THE BLOG

Use Content Marketing to Sell a Lifestyle, Not a Product

02/18/2015 10:44 am ET | Updated Apr 20, 2015

People develop a preference for specific cars, posh neighborhoods and luxurious events. What they purchase and who they purchase it from is an integral part of their identity, no matter their age, income bracket or geographic location. And connecting with that personal identity is the single best way to grow your business.

When content marketing first became an industry buzzword, it generally referenced corporate blogs extolling the virtues of a company and its products. Those articles also regularly gave examples of how a brand's product line would help users solve various problems. However, as the strategy evolved, it became clear that product descriptions should stay on their own dedicated pages and that corporate blogs should focus more on creating meaningful connections with customers. As Brafton points out, selling a lifestyle gives you the flexibility to appeal to different customers in new ways.

But what does "marketing a lifestyle" really mean?

Red Bull is an excellent example of this idea.

Its commercials, tag line and website sell consumers on adventure, adrenaline and epic escapades. The company proudly displays its logo everywhere, of course, but the content it produces and promotes often does not mention the quality of its product at all. Instead, Red Bull shines the spotlight on surfers, wing gliders, ice climbers and street artists to highlight incredible people doing amazing things.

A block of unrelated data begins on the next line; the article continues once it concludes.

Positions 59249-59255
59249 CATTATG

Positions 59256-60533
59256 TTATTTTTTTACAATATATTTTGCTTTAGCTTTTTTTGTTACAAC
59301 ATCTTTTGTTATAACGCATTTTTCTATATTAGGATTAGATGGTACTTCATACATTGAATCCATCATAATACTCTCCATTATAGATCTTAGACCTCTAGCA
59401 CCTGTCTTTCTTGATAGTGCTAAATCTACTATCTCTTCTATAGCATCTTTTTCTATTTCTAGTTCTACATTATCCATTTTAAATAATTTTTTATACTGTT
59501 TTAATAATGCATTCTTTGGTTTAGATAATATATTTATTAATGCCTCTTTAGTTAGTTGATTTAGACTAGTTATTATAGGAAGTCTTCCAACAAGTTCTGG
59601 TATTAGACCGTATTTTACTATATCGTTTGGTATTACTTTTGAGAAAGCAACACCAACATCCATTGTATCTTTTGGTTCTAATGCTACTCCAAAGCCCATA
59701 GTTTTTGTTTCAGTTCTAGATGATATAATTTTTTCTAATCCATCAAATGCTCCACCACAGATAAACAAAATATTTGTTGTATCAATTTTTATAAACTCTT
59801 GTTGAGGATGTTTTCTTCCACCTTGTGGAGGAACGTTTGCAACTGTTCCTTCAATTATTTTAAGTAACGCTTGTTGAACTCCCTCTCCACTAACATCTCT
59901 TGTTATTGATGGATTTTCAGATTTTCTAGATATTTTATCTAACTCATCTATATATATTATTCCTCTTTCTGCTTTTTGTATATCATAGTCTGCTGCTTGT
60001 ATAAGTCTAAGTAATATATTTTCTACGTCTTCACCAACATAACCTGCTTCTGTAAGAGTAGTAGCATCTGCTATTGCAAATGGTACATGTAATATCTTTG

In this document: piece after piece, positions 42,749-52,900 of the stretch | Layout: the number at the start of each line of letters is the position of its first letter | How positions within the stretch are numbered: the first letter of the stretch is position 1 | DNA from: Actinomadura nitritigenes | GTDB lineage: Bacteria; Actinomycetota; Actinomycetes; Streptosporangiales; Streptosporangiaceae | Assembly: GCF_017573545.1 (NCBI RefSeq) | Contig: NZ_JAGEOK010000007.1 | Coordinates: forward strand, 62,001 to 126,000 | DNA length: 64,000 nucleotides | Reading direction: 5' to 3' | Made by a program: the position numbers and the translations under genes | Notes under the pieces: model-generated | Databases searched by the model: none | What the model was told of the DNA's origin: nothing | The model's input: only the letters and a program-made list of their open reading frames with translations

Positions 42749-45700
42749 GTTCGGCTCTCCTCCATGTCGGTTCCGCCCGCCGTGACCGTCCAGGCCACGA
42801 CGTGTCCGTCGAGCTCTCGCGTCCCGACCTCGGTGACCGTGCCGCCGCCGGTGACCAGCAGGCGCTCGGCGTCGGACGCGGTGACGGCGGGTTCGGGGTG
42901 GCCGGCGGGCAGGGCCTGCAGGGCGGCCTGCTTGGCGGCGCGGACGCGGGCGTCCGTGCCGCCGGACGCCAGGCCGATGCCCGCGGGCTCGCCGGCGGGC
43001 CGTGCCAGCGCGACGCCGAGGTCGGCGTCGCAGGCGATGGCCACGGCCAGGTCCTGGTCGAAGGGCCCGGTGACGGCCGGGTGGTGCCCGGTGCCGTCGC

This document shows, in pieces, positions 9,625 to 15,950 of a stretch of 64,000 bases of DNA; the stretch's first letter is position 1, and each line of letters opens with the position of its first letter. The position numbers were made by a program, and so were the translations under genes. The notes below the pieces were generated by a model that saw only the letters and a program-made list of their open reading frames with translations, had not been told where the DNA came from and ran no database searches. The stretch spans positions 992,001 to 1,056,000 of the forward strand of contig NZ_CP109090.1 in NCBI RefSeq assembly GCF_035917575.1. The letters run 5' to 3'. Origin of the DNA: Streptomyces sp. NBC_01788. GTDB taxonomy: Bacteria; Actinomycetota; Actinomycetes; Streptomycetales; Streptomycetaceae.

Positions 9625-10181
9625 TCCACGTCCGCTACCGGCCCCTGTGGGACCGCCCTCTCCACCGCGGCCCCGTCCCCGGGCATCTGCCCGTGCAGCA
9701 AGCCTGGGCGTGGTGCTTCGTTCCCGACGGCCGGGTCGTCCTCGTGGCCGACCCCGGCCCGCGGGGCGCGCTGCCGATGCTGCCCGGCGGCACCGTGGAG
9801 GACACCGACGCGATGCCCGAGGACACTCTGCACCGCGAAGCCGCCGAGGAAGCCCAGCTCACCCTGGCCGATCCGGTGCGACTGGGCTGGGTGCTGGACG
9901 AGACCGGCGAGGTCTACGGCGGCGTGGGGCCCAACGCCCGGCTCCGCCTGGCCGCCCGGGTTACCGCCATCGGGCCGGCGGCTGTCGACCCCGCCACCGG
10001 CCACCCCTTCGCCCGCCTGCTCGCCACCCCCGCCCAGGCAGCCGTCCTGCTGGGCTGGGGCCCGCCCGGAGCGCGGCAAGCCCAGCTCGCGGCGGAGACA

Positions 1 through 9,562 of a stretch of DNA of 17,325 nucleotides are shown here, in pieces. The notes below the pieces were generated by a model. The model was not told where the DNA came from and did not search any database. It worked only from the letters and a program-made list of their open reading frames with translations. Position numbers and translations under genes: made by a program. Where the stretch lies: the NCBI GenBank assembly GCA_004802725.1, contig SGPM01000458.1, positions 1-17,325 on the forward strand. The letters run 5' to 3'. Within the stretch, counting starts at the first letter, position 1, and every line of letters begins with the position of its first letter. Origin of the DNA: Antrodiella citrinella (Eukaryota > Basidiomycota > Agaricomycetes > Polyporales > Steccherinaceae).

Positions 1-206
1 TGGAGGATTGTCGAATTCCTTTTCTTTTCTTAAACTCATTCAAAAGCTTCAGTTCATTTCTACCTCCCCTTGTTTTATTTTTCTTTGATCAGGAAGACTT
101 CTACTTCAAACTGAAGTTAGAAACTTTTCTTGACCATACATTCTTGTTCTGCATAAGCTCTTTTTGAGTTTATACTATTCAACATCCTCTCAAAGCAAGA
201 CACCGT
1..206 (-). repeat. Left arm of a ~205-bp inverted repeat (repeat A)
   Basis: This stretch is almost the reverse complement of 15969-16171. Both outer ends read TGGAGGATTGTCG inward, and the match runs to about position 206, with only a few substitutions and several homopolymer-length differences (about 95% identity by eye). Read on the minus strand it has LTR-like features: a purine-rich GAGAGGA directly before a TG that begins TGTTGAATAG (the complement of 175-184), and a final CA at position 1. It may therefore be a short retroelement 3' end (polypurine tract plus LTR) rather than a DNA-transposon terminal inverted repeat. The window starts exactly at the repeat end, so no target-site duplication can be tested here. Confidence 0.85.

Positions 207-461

The brand invests a lot of money into content its consumers can relate to -- and this strategy works. Red Bull has built an empire by creating culture instead of selling its products outright.

So how do you take that example and apply it to your own business?

First and foremost, decide on the lifestyle you want to sell. This may seem obvious, but if you have multiple marketers pushing different ideas to consumers in an uncoordinated fashion, your overall brand message will get muddled and the results will be underwhelming. Ask yourself: What do our best customers like to do? Where do they go? What is important to them? Survey your customers and use the results as your starting point.

Then, produce content that caters to their ideal lifestyle. Discuss important trends that impact them. Take a strong stance on issues they care about, and ask your customers to weigh in and participate in the conversation. But, most importantly, do not produce content that exclusively promotes your products.

In a case study, internet marketing strategist Jeff Bullas wrote, "progressive brands need to become publishers and not just advertisers. Advanced content marketing is a human and creative art form with soul enabled by technology and process driven. It is multi-media content at scale that leverages a brand's reach that is efficient and amplified." In other words, if you want to grow your brand, you need to stop thinking of content as advertising, and stop considering it only in regards to how much revenue you can directly attribute back to it.

Content marketing does more than drive clicks and sales; it increases awareness to cement your brand as a leading authority within your respective niche. You cannot simply buy that sort of clout or respect, but when you do have marketing budget to spare, invest in selling consumers a particular lifestyle. Do that, and revenue will follow.